Angel on the Ropes, by Jill Shultz

Jill Shultz  

Release date: June 1st 2013
Pages: 287
ISBN: 0984889221


An incomparable trapeze artist who lives to fly is about to hit the ground—hard. 

Amandine Sand walks a high wire between two lives—hobbled by a life-threatening secret. She’s a leopard, one of the spotted humans wrongly accused of being a plague carrier. Leopards like her are hunted by zealots to protect their offworld colony from the scourge. Despite this threat, Amandine spends her days guiding other leopards to an underground shelter run by the pacifist Seekers. At night, with her own spots hidden, she takes to the air, the one place this extraordinary artist feels free and gloriously alive.

When the persecution of leopards explodes into widespread violence, the Seekers demand more of her time. But her circus is teetering toward bankruptcy and desperately needs her, too. She has no time to breathe…and then she meets a stranger who leaves her breathless. And might just be the biggest risk of all. If her trust is misplaced and she’s unmasked, everyone she loves—and everything she’s fought for—could crash.

In her darkest hour, Amandine must draw upon everything she’s learned from the circus and Seekers to bring peace to her fractured society. Can a reluctant angel fly beyond her limits to save her life, her love, and her world?


I received a copy of this book through NetGalley for an honest review.

In the Earthern colony of Penance, Amandine has no other choice than to keep a great secret: she was born a leopard. There are spots in her skin that resemble symptoms of a disease that plagued humanity, spots she must hide. After all, the same people who say leopards carry the disease are the same people who won't regret killing them. Purity is all that matters. And so, Amandine hides her spots under layers of make-up and the lights of one of the most famous circuses of Penance, where she flies with the help of her trapeze and her heart-brother Jango.

For years, all seems to be going well. She is part of the Circus of her dreams and even manages to save some leopards from the hands of the Plaguellants. But, as always, things begin to unfold. The Circus is in need of money. The leopards she attempts to save in one of her runs are murdered before her eyes. Everything is collapsing, and she does not quite know where to turn to.

Seems simple, doesn't it? Well, it begins that way, but as the book develops the story becomes increasingly complex. To the holocaust-like issue, others are added: healthcare, invasive species, other environmental issues, sociological problems, etcetera. It is, I dare say, when these side issues become more relevant that the book begins to shine. Sadly, it's only halfway through that the book picks up.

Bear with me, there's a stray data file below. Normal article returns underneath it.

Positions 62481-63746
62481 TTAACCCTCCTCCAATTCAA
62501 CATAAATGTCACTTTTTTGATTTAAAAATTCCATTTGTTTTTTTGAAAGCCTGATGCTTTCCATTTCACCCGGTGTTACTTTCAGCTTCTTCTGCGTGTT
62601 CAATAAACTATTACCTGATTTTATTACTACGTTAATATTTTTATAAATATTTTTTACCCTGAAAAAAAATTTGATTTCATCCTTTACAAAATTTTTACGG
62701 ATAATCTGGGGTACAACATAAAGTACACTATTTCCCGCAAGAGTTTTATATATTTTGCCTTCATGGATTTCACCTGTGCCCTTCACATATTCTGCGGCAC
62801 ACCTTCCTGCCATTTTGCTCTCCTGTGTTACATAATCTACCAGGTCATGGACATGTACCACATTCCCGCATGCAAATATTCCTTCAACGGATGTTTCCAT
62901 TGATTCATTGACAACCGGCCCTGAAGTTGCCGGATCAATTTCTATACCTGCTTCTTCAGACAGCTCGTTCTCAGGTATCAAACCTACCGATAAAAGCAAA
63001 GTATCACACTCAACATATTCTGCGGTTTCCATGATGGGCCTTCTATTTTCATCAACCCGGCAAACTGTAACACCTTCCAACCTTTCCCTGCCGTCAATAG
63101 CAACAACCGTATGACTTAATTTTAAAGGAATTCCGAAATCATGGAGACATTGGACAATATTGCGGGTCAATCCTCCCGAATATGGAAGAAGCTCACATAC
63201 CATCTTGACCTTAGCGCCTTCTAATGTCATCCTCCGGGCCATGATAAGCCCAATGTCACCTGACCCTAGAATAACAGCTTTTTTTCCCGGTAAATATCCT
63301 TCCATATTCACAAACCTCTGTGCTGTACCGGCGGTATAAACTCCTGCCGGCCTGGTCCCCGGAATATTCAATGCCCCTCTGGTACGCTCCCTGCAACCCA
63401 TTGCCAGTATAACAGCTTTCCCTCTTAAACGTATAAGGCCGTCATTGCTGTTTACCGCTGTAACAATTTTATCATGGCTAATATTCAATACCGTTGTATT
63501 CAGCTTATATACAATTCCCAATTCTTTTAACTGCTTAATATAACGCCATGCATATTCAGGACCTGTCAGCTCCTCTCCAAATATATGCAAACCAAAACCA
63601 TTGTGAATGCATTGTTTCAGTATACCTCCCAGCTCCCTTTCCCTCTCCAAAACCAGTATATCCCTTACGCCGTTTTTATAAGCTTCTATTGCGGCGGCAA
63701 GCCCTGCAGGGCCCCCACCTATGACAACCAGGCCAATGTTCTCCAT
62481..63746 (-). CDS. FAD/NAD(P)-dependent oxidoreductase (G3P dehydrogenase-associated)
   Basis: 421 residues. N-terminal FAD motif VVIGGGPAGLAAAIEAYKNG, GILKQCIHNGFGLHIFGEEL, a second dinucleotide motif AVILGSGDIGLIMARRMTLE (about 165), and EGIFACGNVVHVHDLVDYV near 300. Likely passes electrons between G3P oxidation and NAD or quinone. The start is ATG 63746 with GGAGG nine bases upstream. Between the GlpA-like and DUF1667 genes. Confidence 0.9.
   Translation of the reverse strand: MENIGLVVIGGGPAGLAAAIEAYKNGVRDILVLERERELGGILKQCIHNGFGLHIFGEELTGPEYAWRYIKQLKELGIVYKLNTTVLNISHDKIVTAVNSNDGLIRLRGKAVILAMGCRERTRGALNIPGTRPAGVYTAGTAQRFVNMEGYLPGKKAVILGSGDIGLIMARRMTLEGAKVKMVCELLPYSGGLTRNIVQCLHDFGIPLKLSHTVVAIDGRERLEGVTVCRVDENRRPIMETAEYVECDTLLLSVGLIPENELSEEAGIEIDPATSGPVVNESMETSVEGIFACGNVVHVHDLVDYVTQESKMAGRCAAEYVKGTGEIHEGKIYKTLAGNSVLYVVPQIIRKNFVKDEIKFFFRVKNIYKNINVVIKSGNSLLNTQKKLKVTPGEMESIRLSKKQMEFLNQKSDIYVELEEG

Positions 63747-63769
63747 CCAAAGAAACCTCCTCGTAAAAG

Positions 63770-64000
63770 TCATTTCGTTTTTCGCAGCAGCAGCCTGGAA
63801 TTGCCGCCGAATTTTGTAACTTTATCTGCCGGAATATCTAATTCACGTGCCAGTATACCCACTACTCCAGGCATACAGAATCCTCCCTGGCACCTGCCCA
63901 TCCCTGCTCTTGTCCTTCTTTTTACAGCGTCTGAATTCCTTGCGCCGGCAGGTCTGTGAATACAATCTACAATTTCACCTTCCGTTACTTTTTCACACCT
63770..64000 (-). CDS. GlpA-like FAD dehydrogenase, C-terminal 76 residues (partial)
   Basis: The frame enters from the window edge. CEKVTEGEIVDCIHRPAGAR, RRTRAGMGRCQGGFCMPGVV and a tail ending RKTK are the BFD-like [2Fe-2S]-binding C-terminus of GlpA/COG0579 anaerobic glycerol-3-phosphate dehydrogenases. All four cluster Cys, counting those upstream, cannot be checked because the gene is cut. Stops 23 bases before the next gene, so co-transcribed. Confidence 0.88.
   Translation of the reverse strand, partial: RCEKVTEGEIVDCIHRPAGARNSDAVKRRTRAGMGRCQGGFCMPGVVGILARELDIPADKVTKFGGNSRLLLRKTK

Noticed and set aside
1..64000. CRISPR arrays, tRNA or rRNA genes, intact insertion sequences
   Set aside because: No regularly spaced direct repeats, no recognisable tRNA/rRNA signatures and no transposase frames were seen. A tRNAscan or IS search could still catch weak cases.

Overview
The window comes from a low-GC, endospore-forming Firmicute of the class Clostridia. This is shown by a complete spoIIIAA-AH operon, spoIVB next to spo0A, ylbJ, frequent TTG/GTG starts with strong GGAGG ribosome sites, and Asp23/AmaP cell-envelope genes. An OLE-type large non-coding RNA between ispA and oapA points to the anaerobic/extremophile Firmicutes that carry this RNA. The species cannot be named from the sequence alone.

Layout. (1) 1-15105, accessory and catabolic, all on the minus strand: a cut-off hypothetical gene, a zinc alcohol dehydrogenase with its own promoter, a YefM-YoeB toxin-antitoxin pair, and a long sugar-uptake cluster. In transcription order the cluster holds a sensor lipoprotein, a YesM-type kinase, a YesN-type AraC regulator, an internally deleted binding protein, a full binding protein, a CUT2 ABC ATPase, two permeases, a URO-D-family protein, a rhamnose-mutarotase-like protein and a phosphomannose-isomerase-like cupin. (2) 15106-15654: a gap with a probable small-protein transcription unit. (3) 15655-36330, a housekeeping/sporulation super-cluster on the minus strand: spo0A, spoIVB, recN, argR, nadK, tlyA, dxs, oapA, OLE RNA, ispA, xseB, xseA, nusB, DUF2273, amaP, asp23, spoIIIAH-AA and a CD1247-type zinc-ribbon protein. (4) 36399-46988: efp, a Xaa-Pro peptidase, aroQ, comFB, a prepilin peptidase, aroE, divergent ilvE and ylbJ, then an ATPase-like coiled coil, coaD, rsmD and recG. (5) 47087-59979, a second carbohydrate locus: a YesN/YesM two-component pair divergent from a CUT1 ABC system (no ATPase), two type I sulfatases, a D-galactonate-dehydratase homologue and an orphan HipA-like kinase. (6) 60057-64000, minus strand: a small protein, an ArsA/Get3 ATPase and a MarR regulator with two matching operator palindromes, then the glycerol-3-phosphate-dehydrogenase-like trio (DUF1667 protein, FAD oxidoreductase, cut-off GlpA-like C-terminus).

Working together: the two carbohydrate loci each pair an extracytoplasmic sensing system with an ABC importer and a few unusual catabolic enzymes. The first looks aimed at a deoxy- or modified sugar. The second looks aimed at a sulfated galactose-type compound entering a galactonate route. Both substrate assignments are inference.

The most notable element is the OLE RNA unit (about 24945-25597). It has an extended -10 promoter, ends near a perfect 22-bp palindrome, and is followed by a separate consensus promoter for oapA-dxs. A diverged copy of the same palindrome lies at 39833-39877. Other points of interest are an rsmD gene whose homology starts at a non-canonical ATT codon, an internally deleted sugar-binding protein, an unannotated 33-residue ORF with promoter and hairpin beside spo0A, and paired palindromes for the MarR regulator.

Before then, I must admit the story did not particularly appeal to me. Only a determination to keep going kept me from putting down the book. Why? Because, despite the fact that Angel on the Ropes successfully avoided "info dumping" for its worldbuilding, it did not manage to do it without confusing me thoroughly. I was convinced, for example, that Amandine being a leopard meant one of the following: like a werewolf turns into a wolf-like creature under the moonlight, she turned into a leopard under some other stimuli; she could turn into a leopard at will; she was a sentient leopard; she was a leopard/human mutant of some sort. I just had to find out which of the options was the right one. Figures none of them was. It merely meant her skin was different. Likewise, there are still many a thing that I know not what they are as Shultz never fully described them. Shultz did manage to create a brand new, believable world with rules and intricate problems of its own that still mimicked ours in its own way for obvious criticism purposes. And yet, she failed to create one where the reader could be fully immersed. Or at least, one where I could be.

Then, there are the characters. Flawed and interesting in their own ways, they go through clear character development. Some of them, far too much. Indeed, a handful of them seem to become a completely new person altogether by the end of the book. Can someone in "real life" go through such change? Perhaps, but very rarely and under far different circumstances. It did not feel realistic. A shame, as it's clear to see what Shultz wanted to show, which I am sure she could have done with some more editing.

And it's not just there that the book could do with more tweaking. I don't know if this is intended to be the first book in a series, but regardless, there are quite a few subplots that remain unresolved. Now, I'm all up for open ended books, but even those must have some closure on the sides. The invasive species subplot, for one, would be nice to see resolved.

Yet for all the flaws in Angel on the Ropes, there are two major points I must applaud the book for: 1) the scientific explanations were believable for once, which is quite rare in my experience, and 2) the LGBT+ side of the story was done perfectly. It was wonderful to see bisexual characters who clearly read as so, and to read a story in a world where sexuality was not cause for prosecution. 

I only wish the book had flown as well in all other aspects.

The book in a quote

“Dare to succeed! And fail boldly.”